Latest Jazz from NPR Music

Tiny Desk Concerts
10:23 am
Mon August 27, 2012

Renaud Garcia-Fons: Tiny Desk Concert

Renaud Garcia Fons performs a Tiny Desk Concert at the NPR Music offices.
Michael Katzif NPR

Originally published on Mon May 6, 2013 10:06 am

Double bassist Renaud Garcia-Fons was destined to create music that spans genres and borders: He was born in France to a family with roots in the Catalonia region of Spain, and he's fluent in French, Spanish and English. Classical, jazz and flamenco represent equal parts of his musical DNA, and his technique reflects the delicate arco stylings of concert halls, the deep groove of jazz and the raw vitality of flamenco.

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Piano Jazz
4:56 pm
Fri August 24, 2012

Paul Winter On Piano Jazz

Paul Winter.
Courtesy of the artist

Originally published on Thu August 30, 2012 12:05 pm

This episode of Piano Jazz features the unique music of soprano saxophonist Paul Winter. He joins host Marian McPartland, along with bassist Gary Mazzaroppi and drummer Glenn Davis, for a set of ballads and originals. The set also features an additional special soloist — a humpback whale.

"It was very impressive," remembers McPartland. "And we don't often do a show so full of ballads. It was a different sort of show."

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JazzSet
11:50 am
Thu August 23, 2012

Kevin Eubanks On JazzSet

Note the message on Kevin Eubanks' cap: "Meet You at the Blue Room." It's a nice club in Kansas City, in the historic district where Count Basie, Lester Young and Mary Lou Williams used to play.
Len Katz Photography

Originally published on Fri June 20, 2014 10:25 am

Kevin Eubanks (briefly) and saxophonist Bill Pierce (in the mid 1980s) both played in Art Blakey's Jazz Messengers, the two-generation-spanning band that is so very important in jazz from 1950s through the '80s. Now Pierce chairs the Woodwinds Department at Berklee College.

Eubanks and Marvin Smith were in The Tonight Show band together for 15 years, with guitar riffs and rim shots for Jay Leno Monday through Friday. "Smitty" brought Los Angeles bassist Rene Camacho into this group.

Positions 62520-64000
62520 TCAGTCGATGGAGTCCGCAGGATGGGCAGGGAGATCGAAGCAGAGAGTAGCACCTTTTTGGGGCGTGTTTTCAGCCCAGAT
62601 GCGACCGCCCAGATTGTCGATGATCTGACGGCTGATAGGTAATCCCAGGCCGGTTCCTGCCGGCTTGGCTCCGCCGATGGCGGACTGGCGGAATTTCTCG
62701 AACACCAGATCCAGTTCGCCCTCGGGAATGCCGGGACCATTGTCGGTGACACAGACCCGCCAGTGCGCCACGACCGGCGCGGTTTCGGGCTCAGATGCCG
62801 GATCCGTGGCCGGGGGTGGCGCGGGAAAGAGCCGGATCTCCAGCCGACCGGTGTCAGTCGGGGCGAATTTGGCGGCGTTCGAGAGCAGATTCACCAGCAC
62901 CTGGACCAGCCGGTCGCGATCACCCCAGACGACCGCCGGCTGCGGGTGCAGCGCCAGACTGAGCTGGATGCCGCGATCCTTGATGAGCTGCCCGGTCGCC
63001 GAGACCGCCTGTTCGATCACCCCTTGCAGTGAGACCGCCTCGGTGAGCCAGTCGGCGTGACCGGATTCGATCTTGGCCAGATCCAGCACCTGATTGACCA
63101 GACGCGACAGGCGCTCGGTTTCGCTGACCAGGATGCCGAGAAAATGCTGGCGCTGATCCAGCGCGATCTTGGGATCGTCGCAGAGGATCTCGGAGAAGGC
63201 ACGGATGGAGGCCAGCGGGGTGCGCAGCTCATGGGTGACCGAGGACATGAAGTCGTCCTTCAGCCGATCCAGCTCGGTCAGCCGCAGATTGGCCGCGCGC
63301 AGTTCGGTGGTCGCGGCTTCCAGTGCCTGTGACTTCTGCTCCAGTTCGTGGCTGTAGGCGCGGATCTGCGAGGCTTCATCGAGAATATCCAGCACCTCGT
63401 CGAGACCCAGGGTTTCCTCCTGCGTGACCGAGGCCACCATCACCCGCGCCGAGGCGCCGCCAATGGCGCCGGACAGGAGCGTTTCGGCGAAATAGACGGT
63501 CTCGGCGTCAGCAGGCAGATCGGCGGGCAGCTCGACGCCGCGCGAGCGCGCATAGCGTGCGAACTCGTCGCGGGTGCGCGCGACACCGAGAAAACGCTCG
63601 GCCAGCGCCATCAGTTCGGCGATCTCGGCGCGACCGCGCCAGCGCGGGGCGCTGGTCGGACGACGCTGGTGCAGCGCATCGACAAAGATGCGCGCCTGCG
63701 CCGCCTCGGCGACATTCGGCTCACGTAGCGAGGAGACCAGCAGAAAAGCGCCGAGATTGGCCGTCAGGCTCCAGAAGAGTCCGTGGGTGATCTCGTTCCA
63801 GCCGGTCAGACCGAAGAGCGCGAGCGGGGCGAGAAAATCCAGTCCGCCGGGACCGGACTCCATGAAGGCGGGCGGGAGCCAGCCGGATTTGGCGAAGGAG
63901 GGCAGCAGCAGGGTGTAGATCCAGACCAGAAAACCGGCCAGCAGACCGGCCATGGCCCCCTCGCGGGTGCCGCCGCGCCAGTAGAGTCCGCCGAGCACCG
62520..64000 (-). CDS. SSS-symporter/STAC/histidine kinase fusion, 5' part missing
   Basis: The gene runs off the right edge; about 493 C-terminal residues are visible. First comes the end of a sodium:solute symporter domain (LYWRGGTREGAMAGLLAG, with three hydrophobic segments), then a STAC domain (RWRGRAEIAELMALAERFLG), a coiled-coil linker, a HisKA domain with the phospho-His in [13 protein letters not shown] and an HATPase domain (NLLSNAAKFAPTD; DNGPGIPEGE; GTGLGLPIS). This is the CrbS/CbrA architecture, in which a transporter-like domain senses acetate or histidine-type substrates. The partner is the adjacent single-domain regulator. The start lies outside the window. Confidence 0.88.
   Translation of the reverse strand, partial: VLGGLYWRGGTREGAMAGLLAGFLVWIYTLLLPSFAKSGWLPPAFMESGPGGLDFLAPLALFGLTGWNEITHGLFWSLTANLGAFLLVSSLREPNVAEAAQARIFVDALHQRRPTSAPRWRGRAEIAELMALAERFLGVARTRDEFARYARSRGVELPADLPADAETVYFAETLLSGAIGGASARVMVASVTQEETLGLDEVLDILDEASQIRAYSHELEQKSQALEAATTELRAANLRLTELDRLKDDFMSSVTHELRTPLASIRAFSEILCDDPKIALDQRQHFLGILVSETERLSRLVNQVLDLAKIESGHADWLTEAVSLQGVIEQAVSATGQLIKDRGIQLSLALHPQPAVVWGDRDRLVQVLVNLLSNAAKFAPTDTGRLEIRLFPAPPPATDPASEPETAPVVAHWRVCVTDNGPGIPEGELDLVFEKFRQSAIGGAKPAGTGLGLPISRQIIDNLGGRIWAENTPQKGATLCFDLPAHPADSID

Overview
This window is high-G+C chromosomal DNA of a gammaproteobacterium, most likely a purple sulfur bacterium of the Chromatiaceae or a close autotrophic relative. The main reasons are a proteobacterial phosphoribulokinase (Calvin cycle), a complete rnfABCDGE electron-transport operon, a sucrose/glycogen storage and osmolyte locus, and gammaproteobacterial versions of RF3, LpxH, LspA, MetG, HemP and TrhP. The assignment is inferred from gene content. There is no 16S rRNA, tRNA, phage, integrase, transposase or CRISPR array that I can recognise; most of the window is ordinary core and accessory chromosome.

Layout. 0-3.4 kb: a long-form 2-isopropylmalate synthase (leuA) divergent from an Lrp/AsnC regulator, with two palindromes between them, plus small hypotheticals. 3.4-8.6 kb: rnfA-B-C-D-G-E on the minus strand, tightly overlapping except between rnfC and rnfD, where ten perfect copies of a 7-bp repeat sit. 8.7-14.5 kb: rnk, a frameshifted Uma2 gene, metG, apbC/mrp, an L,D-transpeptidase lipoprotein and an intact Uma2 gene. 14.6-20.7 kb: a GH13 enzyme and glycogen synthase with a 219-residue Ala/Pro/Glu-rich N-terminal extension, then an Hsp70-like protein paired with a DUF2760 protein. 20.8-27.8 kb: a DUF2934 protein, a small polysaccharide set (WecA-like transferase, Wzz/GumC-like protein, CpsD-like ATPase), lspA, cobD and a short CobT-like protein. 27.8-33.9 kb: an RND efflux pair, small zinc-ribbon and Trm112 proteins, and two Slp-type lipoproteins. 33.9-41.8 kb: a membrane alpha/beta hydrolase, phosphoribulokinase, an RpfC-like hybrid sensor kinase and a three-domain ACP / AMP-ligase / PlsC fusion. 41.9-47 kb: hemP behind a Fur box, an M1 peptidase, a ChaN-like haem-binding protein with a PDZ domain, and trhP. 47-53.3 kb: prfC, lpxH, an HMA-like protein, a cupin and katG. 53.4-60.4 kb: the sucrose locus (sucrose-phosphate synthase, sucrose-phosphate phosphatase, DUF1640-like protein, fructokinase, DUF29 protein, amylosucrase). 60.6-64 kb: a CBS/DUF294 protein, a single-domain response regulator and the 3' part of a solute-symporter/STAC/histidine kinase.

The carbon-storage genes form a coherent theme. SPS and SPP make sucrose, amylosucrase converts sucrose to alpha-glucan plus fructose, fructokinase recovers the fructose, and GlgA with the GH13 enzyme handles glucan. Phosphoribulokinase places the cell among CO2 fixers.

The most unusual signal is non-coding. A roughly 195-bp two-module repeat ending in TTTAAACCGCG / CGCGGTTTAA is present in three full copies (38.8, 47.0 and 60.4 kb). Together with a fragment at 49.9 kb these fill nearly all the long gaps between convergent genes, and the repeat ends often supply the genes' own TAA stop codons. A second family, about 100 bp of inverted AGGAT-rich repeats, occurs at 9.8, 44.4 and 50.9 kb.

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Live At The Village Vanguard
3:10 pm
Wed August 22, 2012

Ethan Iverson, Ben Street, Tootie Heath: Live At The Village Vanguard

L-R: Ethan Iverson, Ben Street, Albert "Tootie" Heath.
John Rogers for NPR johnrogersnyc.com

Originally published on Wed June 18, 2014 3:54 pm

Drummer Albert "Tootie" Heath, 77, has certainly played thousands of gigs like this one, where he's hired to bring his casual brilliance to the extended songbook of jazz standards. After all, he played on John Coltrane's first album as a leader, and with every other name in hard bop from the late 1950s onward. In contrast, pianist Ethan Iverson's schedule currently revolves around touring with The Bad Plus, a band whose repertoire almost entirely omits common-practice jazz.

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Music Interviews
3:23 pm
Sat August 18, 2012

Rhiannon: An Improviser Resists The Urge To Reuse

"There was this sensation of going on a journey together, without seat belts," says Rhiannon of her band's first totally improvised performance. Her newest album is called Spontaneous.
Courtesy of the artist

Originally published on Sat August 18, 2012 7:14 pm

If you ever listened to jazz vocalists and wondered if you could ever in your life scat like them, there's someone who's willing to teach you. The vocalist Rhiannon has long held the importance of improvisation as a personal credo, and in her career has blended that art form with jazz, world music and storytelling.